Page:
We were right: Tottenham won.
We were wrong: We used to think Bale was overrated. Gareth, if you're reading, many apologies.

Arsenal 4, Wigan 0

In news that won't surprise anyone, Robin Van Persie scored. Again. But in a convincing win against Wigan, he shared the wealth. Thomas Vermaelen, Gervinho and Mikel Arteta all put goals past a hapless Wigan squad, which now remains firmly entrenched in last place (and with a minus-16 goal differential).
We were right: Told you that Arsenal was totally focusing on league play. That's why they can score four goals on Wigan, guys.
We were wrong: About thinking that no one but Van Persie would ever score another goal for Arsenal.

Manchester United 1, Aston Villa 0

Phil Jones, eh? On a night when most expected the headlines to center on Ashley Young's return to Villa, defender Jones -- who started out in midfield -- instead scored the first goal of his career in the 20th minute of the match. United was by far the superior team, maintaining control for much of the match, though it didn't make for the most entertaining matchup.
We were right: That United would be "stuck" with Javier Hernandez. Unfortunately for Devils fans, he was carted off in the 12th minute with an ankle injury.
We were wrong: When we thought it would be an exciting match. Sigh. Forgot United only plays terrible 1-0 wins anymore. (Seriously. Five games, four 1-0 wins.)

Stoke 1, Everton 0

This game was … not good. Everton was terrible. Stoke was less terrible enough to score, but also pretty terrible. But the win pushed the Potters all the way up to eighth in the table (despite its minus-9 goal differential). So, together with its Europa League comeback on Thursday, a good week for Stoke.
We were right: That the game was no barn burner. Heavy rain and two midtable teams does not a classic match make.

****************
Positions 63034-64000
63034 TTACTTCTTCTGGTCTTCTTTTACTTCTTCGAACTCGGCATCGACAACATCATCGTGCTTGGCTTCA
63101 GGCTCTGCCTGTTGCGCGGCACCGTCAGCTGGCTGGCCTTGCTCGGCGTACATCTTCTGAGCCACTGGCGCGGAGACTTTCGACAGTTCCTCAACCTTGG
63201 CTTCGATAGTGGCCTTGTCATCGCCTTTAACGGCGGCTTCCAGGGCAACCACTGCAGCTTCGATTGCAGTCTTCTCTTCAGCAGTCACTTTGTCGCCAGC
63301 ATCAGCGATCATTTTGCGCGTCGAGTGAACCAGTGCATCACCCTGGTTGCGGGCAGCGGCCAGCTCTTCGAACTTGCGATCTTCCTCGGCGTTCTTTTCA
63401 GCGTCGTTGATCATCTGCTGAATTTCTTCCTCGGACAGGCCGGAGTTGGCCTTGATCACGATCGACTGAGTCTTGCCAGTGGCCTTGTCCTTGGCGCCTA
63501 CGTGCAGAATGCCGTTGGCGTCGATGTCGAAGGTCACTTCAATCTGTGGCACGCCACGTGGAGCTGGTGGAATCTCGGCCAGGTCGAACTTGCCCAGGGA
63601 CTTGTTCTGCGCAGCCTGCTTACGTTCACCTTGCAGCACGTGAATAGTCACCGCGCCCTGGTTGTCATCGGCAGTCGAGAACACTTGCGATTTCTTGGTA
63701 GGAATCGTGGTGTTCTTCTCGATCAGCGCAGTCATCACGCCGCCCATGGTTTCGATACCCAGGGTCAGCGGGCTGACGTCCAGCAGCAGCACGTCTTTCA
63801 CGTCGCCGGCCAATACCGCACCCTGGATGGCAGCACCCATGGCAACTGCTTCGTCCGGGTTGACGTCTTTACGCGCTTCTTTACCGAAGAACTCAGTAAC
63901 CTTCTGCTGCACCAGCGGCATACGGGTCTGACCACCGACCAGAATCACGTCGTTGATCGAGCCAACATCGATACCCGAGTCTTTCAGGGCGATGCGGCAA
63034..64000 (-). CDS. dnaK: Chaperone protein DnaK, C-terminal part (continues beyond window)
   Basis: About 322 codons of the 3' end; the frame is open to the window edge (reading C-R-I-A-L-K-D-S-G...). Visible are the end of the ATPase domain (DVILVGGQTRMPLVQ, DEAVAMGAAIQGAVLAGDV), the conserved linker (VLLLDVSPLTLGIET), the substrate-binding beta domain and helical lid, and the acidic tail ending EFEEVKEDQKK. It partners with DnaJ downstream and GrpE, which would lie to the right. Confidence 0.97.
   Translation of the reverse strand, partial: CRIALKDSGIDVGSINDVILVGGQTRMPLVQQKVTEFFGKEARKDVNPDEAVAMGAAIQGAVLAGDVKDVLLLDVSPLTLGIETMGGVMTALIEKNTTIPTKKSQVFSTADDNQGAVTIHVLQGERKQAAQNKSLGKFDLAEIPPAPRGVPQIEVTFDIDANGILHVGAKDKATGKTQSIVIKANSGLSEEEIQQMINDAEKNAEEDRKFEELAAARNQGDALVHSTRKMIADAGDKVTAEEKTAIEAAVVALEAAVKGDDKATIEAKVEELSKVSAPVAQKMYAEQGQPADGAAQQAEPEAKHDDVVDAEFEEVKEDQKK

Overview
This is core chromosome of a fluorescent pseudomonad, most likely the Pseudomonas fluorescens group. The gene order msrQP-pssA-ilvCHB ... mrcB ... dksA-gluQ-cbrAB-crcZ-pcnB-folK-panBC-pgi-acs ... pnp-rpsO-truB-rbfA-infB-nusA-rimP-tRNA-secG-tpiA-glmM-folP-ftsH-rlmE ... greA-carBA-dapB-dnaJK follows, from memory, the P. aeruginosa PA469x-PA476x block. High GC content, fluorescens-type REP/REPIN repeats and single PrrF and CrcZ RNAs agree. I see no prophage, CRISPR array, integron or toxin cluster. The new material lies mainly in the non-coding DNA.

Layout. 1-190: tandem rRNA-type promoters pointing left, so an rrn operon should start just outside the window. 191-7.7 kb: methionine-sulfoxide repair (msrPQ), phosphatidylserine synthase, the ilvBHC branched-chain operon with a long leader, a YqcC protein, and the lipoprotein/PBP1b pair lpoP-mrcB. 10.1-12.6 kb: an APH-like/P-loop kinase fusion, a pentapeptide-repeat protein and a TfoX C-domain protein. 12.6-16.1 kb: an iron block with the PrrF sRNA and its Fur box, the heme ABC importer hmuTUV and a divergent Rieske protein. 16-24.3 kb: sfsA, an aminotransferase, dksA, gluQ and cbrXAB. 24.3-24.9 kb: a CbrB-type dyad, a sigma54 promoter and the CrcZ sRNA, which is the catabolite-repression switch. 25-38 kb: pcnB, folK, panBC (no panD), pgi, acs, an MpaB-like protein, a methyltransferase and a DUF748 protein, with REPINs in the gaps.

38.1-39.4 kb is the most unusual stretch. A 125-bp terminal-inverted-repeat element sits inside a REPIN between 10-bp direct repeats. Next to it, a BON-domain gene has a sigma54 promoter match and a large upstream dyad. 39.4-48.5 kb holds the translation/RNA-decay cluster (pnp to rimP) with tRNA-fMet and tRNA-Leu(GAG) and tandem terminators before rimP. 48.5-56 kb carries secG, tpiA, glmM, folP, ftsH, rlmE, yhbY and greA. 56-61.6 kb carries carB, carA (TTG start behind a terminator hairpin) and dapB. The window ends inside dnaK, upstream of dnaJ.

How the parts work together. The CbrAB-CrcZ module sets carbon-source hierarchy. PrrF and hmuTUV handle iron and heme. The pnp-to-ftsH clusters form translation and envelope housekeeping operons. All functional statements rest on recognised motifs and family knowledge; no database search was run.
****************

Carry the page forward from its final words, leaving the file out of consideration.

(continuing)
We were wrong: About just about everything. Everton lost, Stoke won.

Wolverhampton 2, Sunderland 1

Poor Martin O'Neill. He went from, "Hooray, I have a new job," to "Oh, dear, this job might not work out so well for me, might it?" mode within about 48 hours. O'Neill was in the director's box to watch his future team's disappointing loss to Wolves in which they scored first. And missed a penalty that would have put them up 2-1. Then gave up the winning goal in the 81st minute. Oh, dear, indeed, Mr. O'Neill.
We were right: O'Neill himself. He was confirmed as the new boss approximately .3218 seconds after last week's preview was published.
We were wrong: Well, since we didn't actually make a prediction for this result, we can't really be wrong, right?

Fulham 1, Liverpool 0

Liverpool had about 1,287,924 chances in this game. It scored none of them. And then Jay Spearing, in his first ever Prem start and replacing injured Lucas, went in studs-high in the 71st minute and was rewarded with a red card. In the 85th minute, Fulham took one good chance and did score on it. Clint Dempsey's goal off Pepe Reina's miscue proved the difference and put a potentially large dent in Liverpool's top-four chances.
We were right: That Reds fans missed Lucas more than ever. Most of Fulham's (few) chances came between the midfield and defenders.
We were wrong: That Liverpool's 11-game unbeaten streak wouldn't end at 15th-place Fulham.